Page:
Amiodarone is a very potent and effective antiarrhythmic to treat atrial and ventricular dysrhythmias. Its use has been on the rise especially in patients awaiting heart transplant. This is of a concern for the heart transplant community knowing the myriads of studies linking amiodarone use with post-transplant bradycardia, PGD, and mortality. The possible negative outcomes associated with preoperative amiodarone use may be related to its large volume of distribution that effectively leaches the drug into circulation posttransplant, long half-life and pharmacodynamics. The effects of therapeutic levels of the drug post discontinuation at the time of transplant include negative chronotropic and inotropic effects on the transplant by blocking calcium channels, α-receptors, and β- receptors, thereby contributing to post-transplant vasoplegia. Unidentified interactions with oxidative stress leading to worsening ischemiareperfusion injury has also been proposed but is speculative .
To date, studies have been inconsistent with regards to outcomes, likely secondary to inconsistent endpoints. The duration of treatment and the cumulative dose appears to affect outcomes. Registry studies, such as the one conducted by Cooper et al., unfortunately do not address the duration of treatment and cumulative dosage. It is also possible that the inconsistency observed in the studies is due to different factors not related to amiodarone use, such as cohort effects reflecting changes in heart transplant techniques, technologies, use of immunosuppressant medications, closer follow-up and surveillance.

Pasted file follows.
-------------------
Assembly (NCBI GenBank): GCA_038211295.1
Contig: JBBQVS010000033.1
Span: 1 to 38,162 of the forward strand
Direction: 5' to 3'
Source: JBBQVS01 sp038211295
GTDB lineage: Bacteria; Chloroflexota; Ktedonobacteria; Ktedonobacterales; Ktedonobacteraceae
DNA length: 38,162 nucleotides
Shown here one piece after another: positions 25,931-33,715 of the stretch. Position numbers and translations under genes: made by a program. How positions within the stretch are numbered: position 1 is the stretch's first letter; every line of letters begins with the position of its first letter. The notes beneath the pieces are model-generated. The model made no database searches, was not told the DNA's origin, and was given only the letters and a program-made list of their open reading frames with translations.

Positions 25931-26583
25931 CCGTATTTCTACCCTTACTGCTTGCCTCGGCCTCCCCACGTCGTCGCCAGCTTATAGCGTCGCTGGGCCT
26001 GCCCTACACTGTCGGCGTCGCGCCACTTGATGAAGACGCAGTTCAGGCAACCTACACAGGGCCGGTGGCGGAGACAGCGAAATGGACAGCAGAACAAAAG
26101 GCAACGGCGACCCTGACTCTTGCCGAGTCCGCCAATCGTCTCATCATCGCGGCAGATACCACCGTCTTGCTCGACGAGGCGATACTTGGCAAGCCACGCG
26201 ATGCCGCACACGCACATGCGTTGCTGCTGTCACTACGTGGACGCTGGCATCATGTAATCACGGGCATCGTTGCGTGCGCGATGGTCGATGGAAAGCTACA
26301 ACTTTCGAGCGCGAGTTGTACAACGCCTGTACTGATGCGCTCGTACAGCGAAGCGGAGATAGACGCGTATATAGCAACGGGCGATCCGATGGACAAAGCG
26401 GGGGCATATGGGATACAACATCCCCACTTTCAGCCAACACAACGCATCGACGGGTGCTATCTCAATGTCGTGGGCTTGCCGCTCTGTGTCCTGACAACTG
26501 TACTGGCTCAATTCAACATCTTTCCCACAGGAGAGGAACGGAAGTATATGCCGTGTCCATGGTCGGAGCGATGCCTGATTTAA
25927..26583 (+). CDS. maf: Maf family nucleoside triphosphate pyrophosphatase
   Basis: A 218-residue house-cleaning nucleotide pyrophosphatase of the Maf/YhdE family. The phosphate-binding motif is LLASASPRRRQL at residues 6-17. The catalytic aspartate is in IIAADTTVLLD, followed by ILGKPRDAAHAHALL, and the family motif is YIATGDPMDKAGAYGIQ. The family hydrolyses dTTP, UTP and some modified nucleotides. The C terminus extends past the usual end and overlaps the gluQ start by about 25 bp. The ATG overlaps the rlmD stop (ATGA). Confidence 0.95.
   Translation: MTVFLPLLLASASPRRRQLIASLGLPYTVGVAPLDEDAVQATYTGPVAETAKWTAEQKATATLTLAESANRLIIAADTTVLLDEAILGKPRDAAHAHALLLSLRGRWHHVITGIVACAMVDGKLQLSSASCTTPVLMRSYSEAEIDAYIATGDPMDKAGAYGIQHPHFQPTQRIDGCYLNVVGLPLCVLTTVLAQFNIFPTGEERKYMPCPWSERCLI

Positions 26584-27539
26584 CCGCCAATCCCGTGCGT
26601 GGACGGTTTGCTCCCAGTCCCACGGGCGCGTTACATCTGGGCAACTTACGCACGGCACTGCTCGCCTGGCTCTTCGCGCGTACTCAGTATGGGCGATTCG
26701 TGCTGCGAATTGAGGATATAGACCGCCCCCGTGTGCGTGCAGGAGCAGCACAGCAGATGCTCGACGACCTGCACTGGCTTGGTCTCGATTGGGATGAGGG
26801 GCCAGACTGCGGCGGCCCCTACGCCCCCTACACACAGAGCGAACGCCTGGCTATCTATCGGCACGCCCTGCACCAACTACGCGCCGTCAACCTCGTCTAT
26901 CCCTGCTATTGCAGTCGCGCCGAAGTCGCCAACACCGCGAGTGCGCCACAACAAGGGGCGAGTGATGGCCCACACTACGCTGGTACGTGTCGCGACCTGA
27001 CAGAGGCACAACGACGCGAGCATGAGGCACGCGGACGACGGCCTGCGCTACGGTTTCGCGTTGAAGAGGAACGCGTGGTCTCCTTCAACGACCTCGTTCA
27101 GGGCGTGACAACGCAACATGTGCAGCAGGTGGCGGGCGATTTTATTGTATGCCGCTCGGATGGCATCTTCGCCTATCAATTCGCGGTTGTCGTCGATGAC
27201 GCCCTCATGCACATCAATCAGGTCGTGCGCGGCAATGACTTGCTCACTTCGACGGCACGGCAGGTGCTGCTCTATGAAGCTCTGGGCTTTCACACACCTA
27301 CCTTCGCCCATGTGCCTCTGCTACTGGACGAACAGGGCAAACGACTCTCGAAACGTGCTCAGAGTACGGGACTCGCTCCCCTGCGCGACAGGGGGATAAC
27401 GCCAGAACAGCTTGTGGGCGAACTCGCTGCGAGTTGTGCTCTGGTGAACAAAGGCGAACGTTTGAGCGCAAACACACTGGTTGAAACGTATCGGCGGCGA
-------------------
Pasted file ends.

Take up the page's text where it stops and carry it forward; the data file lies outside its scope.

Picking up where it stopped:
The controversy surrounding pre-operative amiodarone use and post-operative outcomes has yet to be settled. The major limitation to the existing data in establishing a causal link is the lack of prospective, randomized trials. Such a trial is unlikely to ever happen. This lack of randomization only allows us to state that there may be some sort of association and, at the very least, is hypothesis generating. Until a firm link is established, caution is probably the better course of prudence. Assuming a causal relationship, every attempt should probably be made to lower the dose of amiodarone pre-transplant and as early as possible. Consideration of alternative antiarrhythmic drugs should also be given in patients who are on the heart transplant waiting list.